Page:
Talking about money can be awkward in almost any relationship. No matter how sensitive, however, it’s especially important to breach the subject with an aging parent sooner rather than later. With a supportive “how can I help” approach, the results can lead to maximizing any potential for making the most of available resources to ensure critical needs are met and important plans are made.
After all, that’s what money is for. To provide for you, your parents, and your family, and to make sure each of you is protected against any potentially uncertain future.
Once you start the conversation, what do you do next? Let us share three steps you can use to help your aging parents with their finances once you start the conversation.
Step 1: Gather Information.
The first step in the process is fact-finding, or getting an accurate view of the full financial picture. Once gathered, this information can be consolidated into a single sheet of paper or digital file that shows bank account totals and numbers, insurance policies and providers, investment figures, bills, debts, sources of income, and anything else.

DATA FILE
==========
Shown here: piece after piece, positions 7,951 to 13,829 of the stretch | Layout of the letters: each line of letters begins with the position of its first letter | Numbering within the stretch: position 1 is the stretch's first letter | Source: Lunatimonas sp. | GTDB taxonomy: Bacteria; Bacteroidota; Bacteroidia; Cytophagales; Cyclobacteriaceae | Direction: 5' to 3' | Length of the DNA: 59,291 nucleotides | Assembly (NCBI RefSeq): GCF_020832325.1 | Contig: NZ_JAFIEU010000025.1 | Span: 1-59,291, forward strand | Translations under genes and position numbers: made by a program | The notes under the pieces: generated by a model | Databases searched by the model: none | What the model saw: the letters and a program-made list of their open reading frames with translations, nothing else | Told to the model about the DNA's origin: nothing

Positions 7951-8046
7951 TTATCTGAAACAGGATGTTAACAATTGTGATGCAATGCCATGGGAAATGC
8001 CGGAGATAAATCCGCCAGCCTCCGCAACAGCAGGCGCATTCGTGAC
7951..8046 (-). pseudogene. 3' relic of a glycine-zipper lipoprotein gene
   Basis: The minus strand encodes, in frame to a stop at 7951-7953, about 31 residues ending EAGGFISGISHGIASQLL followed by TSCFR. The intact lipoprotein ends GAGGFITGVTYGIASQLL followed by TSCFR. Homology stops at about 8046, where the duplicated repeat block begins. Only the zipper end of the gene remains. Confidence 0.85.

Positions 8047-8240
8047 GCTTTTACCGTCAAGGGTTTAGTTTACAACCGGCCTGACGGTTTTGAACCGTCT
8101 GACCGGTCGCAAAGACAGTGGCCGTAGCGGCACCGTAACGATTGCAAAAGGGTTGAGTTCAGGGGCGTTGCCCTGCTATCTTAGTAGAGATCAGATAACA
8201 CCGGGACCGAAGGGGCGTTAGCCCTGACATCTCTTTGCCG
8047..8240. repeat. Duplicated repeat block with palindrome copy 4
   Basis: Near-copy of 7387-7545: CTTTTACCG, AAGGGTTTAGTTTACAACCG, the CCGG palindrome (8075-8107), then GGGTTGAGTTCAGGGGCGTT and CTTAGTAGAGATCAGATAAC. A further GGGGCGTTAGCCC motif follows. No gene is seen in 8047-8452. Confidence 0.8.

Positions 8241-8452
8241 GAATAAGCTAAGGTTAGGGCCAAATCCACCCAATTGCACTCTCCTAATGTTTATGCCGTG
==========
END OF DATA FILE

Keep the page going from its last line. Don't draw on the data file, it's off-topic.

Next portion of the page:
Ask your elder parent if he or she has such a document. If not, set out to create one. This is not only the basis for a way forward, but can help you gauge the financial management capabilities of your parent.
Step 2: Make an Assessment.
After gathering as much information as possible and getting an idea of their overall financial status, make an assessment. What is the state of your aging parents’ financial affairs? Do they have piles of unopened and unpaid bills laying around? Are they making payments they don’t have to? What’s the status of their home, taxes, Social Security income, investment fees, liabilities, etc.?
You may want to start having a series of regular conversations about these topics, while making sure to allow your elder parents to lead as much as is reasonably feasible. Remember, you may be the trusted advisor, but it’s still their money. A healthy balance will be key.
Step 3: Prepare Their Legal Documents with an Attorney.
Do your parents have their estate plans in order? This includes last wills and testaments, living trusts, healthcare directives, durable power of attorney, and other important legal considerations. This also should include planning for long-term care needs. It is always in the best interest of all parties to consult an estate planning attorney to either create these documents or update existing ones.
Don’t wait until an elder parent becomes incapacitated or otherwise unable to participate before having this important conversation. Do you have questions? Do not wait to contact our office to let us help you answer them.